Related Articles:

Celebrating Repentance

Repentance Is Real

Repentance Made Easier 

I Have a Dream: the Most Christian Movement America Has Seen

On August 27, 1963, thousands of Americans – Black and White – marched to the nation’s capitol in Washington, D.C. in protest. They were protesting the racial segregation of schools, discrimination in the job market, police brutality, and inferior social treatment of African Americans. It was at this protest that Dr. Martin Luther King, Jr. gave the “I Have a Dream” speech that still remains famous today.

This isn’t the most well-known part of this speech, but I’d like to share a part of it here:

“We must forever conduct our struggle on the high plane of dignity and discipline. We must not allow our creative protests to degenerate into physical violence. Again and again we must rise to the majestic heights of meeting physical force with soul force. The marvelous new militancy which has engulfed the Negro community must not lead us to distrust all white people, for many of our white brothers, as evidenced by their presence here today, have come to realize that their destiny is tied up with our destiny.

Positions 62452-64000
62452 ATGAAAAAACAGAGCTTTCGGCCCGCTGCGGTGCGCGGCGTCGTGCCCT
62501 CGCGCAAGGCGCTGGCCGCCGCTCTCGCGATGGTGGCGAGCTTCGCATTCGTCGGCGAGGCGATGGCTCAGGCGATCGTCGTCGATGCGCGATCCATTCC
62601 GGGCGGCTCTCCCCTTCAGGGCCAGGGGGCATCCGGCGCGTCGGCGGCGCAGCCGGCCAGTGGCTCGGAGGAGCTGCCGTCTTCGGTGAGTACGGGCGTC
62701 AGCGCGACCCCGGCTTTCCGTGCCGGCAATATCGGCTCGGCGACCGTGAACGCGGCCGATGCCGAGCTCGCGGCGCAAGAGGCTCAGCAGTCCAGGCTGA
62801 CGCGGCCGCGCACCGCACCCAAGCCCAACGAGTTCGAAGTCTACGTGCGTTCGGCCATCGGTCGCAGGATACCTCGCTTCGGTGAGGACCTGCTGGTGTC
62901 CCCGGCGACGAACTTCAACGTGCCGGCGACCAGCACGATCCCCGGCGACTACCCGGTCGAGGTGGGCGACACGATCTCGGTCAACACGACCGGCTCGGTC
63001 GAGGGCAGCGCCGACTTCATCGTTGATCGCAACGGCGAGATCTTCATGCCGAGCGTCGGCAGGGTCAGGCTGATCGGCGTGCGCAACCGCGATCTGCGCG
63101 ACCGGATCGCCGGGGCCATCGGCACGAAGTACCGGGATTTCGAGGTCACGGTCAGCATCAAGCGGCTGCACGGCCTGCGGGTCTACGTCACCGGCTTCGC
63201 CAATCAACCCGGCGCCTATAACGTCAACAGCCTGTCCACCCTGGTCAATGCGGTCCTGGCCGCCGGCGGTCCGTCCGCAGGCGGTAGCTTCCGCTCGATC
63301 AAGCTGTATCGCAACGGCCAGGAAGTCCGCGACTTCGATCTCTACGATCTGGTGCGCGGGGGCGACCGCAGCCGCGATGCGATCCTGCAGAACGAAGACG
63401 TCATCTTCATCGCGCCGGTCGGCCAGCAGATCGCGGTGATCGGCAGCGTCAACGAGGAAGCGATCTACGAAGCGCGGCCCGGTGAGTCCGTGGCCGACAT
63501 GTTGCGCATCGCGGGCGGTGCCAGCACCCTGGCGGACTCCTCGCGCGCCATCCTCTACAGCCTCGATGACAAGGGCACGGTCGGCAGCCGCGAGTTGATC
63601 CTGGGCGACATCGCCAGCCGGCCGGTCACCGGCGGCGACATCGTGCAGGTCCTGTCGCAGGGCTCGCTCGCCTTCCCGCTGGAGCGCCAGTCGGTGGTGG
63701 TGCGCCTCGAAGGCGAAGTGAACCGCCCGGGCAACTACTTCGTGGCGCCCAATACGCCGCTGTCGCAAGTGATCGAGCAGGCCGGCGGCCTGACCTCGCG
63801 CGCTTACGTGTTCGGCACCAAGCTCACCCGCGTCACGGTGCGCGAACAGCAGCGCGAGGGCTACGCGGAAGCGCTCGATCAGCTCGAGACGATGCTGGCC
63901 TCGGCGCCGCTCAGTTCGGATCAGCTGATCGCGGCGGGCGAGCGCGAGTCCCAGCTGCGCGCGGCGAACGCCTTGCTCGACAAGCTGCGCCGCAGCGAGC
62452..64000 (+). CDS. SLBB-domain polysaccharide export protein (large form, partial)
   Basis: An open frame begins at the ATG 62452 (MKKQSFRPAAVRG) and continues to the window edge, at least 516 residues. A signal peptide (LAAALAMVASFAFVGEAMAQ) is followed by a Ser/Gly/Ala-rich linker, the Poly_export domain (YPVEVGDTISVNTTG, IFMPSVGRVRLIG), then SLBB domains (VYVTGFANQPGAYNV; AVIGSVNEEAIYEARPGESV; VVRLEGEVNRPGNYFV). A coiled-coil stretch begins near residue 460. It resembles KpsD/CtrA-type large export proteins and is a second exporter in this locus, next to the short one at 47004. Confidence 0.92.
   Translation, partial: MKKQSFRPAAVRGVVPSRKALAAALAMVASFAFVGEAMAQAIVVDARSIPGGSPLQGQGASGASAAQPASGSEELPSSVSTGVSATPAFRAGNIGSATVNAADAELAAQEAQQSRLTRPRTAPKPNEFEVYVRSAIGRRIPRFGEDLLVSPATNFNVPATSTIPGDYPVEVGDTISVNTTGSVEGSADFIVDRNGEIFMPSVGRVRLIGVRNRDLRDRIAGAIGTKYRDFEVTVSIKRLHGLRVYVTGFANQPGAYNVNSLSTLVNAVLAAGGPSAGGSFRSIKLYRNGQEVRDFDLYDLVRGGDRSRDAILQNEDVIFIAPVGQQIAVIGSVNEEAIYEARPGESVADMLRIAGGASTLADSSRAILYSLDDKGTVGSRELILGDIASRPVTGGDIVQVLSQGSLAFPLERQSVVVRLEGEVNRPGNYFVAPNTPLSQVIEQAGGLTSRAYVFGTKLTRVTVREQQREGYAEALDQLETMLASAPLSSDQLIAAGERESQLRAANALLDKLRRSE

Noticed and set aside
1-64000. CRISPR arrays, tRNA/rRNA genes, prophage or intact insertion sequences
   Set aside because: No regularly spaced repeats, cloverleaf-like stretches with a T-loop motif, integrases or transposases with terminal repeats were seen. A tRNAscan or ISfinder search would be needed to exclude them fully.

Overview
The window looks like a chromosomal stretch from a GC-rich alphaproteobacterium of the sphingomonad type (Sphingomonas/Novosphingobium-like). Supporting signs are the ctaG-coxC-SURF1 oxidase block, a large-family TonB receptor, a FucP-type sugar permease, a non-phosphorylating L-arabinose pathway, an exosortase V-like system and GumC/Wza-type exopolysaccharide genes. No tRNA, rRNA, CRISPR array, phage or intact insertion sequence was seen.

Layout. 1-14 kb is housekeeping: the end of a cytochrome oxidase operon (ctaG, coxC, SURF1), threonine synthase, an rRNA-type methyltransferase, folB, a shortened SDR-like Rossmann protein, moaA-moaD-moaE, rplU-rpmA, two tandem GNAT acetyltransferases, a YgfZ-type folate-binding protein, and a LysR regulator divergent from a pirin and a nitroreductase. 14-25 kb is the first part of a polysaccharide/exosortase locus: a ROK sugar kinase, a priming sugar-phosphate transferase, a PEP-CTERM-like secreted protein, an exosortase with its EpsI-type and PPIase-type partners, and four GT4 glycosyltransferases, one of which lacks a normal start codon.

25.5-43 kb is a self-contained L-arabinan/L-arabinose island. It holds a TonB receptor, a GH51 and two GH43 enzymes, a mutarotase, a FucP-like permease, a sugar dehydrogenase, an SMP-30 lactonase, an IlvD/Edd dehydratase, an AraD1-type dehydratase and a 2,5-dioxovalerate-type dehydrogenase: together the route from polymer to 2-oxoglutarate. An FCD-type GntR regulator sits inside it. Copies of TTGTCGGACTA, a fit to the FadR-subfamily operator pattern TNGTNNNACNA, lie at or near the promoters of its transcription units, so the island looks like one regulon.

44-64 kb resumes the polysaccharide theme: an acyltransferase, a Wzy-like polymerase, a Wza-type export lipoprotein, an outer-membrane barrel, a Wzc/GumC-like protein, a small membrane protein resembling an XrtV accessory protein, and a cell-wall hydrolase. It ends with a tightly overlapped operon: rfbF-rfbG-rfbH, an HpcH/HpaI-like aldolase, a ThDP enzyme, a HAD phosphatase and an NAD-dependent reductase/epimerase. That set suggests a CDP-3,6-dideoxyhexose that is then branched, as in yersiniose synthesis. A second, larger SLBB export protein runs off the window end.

“They have come to realize that their freedom is inextricably bound to our freedom. We cannot walk alone. And as we walk we must make the pledge that we shall always march ahead. We cannot turn back. “

This is my favorite part of this speech – frankly, because I’m White. I was raised with the expectation that anyone of any race should be on level ground already – but I was also raised in Utah, where most of the population is White. So I grew up thinking I was racist, because I didn’t have any Black friends. It wasn’t until later on that I realized I just didn’t know any Black people. It took me, sadly, a few decades of life to figure out that being White doesn’t mean I oppress people like other White people have.